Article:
Many Florida athletes have returned to campus to resume athletics activities, with mandatory workouts for the football team beginning on Monday.
As they’ve returned, the Gators have been rigorous about following COVID-19 protocols set forth by UF Health. Those protocols include every athlete undergoing COVID-19 tests upon return, as well as a full physical.
Since the return began, Florida has conducted a total of 188 tests on returning athletes as they arrived, returning only three positive results from that group. But the Gators have also conducted additional tests on student-athletes since then based on those athletes showing symptoms associated with the coronavirus or based on their answers to a short health questionnaire they must answer upon arriving to the team facilities at the start of every workout.
Those tests have caught a number of positive cases, with 26 additional positive results being flagged since the initial batch of tests.
In total, as of this weekend, Florida had administered 238 total tests, with 29 positive test results. Athletics director Scott Stricklin did note that some athletes had been tested multiple times.
Those numbers have illustrated the challenges in any sort of return to normal athletics.
“We’ve had a pretty robust screening and testing program and we’ve found some positives,” Stricklin said. “We’ve advanced from March to June as far as how we manage that and how we look at that. One of the things it’s taught us is we do have a way to care for them and provide for athletes while they’re here if they happen to test positive.
“The other thing, though, is it’s really pointed out what a lot of the challenges are going to be related to quarantining. Quarantining healthy people who have had exposure to those who have tested positive, and how widespread that’s going to be.”
Even without vast numbers of students on campus during the summer, the spread of the coronavirus is evident. And due to the quarantine measures in place once student-athletes are flagged positive, it’s been tough to get full teams working out together all at once.
In two different periods over the last two months, Swamp247 has learned through sources that groups of multiple Florida football players have had to be quarantined. In mid-June, five to six players were sidelined after showing symptoms, while near the end of June and into early July the number of players in quarantine reached low double-digits.
“Don’t hold me to these numbers, but maybe a dozen is our high-water mark from a quarantining standpoint,” Stricklin said.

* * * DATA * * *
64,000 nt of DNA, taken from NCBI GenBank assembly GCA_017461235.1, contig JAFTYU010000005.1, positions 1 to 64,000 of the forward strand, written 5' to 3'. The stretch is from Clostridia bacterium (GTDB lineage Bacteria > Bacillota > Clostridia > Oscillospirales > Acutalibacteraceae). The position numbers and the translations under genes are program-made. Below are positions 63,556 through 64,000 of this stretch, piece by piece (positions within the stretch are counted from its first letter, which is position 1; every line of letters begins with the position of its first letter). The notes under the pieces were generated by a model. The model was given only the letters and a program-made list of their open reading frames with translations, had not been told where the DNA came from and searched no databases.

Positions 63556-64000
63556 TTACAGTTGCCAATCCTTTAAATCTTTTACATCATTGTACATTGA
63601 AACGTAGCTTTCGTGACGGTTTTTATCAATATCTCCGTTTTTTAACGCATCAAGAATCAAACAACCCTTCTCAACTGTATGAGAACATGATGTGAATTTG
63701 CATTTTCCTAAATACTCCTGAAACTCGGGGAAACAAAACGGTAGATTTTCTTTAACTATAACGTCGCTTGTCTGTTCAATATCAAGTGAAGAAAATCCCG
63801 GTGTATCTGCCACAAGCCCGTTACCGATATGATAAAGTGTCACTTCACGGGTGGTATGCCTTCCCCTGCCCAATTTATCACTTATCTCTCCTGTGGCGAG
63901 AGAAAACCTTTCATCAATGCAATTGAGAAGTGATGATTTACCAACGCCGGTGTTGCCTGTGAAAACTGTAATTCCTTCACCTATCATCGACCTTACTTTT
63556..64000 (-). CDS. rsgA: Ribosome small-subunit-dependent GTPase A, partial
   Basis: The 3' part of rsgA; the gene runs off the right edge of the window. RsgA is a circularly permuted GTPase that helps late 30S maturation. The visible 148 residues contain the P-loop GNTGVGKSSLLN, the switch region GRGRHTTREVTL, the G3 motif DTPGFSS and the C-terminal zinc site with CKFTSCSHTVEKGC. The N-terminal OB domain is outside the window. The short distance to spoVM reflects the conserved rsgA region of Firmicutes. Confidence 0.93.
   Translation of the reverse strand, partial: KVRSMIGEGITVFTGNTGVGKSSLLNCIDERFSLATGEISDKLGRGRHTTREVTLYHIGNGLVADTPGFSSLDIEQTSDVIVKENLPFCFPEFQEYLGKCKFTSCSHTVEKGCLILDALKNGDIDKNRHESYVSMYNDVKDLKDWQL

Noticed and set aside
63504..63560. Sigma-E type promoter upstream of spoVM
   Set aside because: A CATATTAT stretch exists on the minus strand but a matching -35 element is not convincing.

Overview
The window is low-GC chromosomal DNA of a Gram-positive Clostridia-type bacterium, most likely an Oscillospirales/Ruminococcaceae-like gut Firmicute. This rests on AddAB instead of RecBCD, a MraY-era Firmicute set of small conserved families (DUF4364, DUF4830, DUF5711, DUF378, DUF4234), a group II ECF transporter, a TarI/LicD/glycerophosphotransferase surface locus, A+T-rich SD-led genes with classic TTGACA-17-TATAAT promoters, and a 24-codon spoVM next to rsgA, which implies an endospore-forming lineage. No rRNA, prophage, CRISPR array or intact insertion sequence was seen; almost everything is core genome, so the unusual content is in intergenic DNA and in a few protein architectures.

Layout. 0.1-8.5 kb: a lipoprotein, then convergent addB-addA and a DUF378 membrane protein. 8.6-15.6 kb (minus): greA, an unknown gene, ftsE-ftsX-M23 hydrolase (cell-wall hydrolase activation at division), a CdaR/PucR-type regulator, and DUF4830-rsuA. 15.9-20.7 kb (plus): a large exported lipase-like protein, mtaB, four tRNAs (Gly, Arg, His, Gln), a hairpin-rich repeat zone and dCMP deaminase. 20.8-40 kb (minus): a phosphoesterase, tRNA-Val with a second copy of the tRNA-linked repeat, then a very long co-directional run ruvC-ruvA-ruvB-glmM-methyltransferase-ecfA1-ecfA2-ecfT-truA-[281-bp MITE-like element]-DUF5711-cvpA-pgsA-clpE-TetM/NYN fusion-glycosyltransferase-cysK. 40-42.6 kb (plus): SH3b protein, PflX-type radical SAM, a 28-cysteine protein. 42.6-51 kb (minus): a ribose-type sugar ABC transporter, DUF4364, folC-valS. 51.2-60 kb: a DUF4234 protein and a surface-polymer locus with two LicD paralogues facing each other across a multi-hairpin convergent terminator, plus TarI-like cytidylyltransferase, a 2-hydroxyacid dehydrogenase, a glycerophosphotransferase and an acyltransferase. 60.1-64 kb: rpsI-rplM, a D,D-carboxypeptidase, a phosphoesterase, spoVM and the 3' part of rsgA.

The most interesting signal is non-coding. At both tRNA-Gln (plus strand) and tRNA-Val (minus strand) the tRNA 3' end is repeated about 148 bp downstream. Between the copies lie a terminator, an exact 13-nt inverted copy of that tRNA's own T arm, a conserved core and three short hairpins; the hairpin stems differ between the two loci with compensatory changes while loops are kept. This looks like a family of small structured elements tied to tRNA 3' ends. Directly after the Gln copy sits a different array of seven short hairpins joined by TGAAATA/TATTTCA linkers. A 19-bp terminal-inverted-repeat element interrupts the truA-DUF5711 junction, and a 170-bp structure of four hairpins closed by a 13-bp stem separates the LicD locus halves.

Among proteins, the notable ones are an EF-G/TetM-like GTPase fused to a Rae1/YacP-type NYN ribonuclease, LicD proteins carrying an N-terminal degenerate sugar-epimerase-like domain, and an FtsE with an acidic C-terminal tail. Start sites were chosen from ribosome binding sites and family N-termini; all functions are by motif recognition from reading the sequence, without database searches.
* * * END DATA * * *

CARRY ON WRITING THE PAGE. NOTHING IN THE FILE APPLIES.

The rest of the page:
Even Stricklin himself revealed that he tested positive for the coronavirus in June. Though Stricklin’s symptoms were fairly mild, according to his description, he was irked at himself for catching it despite taking precautions.
“My symptoms were mild, so I never really had any anxiety,” Stricklin said. “I was kind of mad at myself that I had put myself in that situation. My family’s fine. I quarantined, they asked me to quarantine for 10 days from the time of onset of my symptoms.
“I started feeling bad one night with a runny nose. It was pretty mild symptoms: congestion, runny nose, a little headache. Woke up the next morning, didn’t feel much better. Slight chills. The first thing in this day and age that goes through your head is ‘I wonder if this is it?’ Called up one of our doctors and they had me tested and found out sometime the next day.”
So while Florida is uniquely well-equipped to handle the coronavirus thanks to its relationship with UF Health, which is one of the state’s most advanced medical facilities when it comes to testing and treatment, it’s clear that the looming decisions in front of the SEC won’t be easy.
The league hopes to wait as long as possible before making any final calls on fall football, likely not announcing anything until near the end of July.
That was the general message from Stricklin on his Tuesday Zoom video conference call with reporters. The league will continue to wait it out, but it will have to find a way to make sure student-athletes are safe if it hopes to resume play.
“Time may not be on our side now like it was a month or two ago,” he said.